The aim of “Global Inheritances” research project (Marie Skłodowska-Curie IF 2014) is to study the ways in which the institutions of the early modern Spanish Empire identified the legitimate heirs of mobile individuals coming from the Iberian peninsula who died suddenly, often without making a will, while they were in the monarchy’s extra-European territories, thousands of kilometres away from their home towns.
In the context of a global scale empire, and in the absence of reliable official documentation such as civil and property registers and technologies such as photography or biometric identification, both the property and identity of these mobile individuals was extremely uncertain. Who were the deceased? What property did they own? Who and where were their heirs? When they died thousands of kilometres away from Europe, how did the institutions transmit the inheritance to their legitimate heirs? How could the courts be sure who they were? How could heirs demonstrate their identities in order to safeguard their rights to succession?
For those hundreds of thousands of subjects of the Catholic monarchy on the move around four different continents – and for their families too – identifying themselves and demonstrating their identities was an urgent and growing need. Demonstrating their identities in court was a fundamental pre requisite for heirs claiming inherited property and, even more importantly, ensuring legitimate property inheritance was a central priority of the institutions themselves.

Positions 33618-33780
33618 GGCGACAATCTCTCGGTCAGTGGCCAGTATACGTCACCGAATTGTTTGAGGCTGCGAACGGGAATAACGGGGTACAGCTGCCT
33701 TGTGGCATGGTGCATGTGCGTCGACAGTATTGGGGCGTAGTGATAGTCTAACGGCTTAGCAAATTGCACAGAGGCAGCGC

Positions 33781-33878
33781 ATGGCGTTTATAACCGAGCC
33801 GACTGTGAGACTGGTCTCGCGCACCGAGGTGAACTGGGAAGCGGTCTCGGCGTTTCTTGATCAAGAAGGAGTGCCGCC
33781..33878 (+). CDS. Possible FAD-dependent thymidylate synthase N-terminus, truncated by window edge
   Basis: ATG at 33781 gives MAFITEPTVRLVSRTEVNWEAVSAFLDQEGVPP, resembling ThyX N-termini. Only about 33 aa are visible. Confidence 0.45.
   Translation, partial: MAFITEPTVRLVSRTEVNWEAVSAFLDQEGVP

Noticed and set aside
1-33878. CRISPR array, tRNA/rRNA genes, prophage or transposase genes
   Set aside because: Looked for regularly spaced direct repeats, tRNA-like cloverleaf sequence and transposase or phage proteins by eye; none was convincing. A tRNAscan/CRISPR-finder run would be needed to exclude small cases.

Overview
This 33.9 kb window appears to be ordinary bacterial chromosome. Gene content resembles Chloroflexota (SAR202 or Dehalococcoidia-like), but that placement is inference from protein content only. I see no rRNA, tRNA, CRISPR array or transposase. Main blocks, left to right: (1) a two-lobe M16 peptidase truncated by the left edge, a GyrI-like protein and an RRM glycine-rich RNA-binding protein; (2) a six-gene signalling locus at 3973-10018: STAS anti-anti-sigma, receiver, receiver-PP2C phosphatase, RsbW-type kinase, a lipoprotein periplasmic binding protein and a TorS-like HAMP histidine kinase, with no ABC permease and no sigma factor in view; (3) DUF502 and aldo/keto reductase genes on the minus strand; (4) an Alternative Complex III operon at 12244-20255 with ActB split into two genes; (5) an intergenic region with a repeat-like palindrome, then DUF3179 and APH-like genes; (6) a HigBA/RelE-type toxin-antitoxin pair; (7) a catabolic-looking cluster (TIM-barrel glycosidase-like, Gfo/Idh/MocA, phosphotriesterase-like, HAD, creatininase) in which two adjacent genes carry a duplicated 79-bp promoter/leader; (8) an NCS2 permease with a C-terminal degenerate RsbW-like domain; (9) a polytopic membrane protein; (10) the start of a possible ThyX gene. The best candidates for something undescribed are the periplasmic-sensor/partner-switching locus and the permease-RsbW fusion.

Over the course of the sixteenth century, in fact, the Catholic Monarchy set up specific courts, the so-called Juzgados de Bienes de Difuntos (courts charged with handling the estates of the dead), to take temporary possession of goods left without owners and for the purposes of identifying their legitimate heirs. This project will analyse the extraordinary documentation produced by these courts, in order to reexamine some historical and, in general, social sciences paradigms by contributing in an innovative way to debates on personal identification procedures and socio-political belonging.
ALESSANDRO BUONO is Marie Skłodowska-Curie Fellow at LaDéHiS-CRH (École des hautes études en sciences sociales, Paris)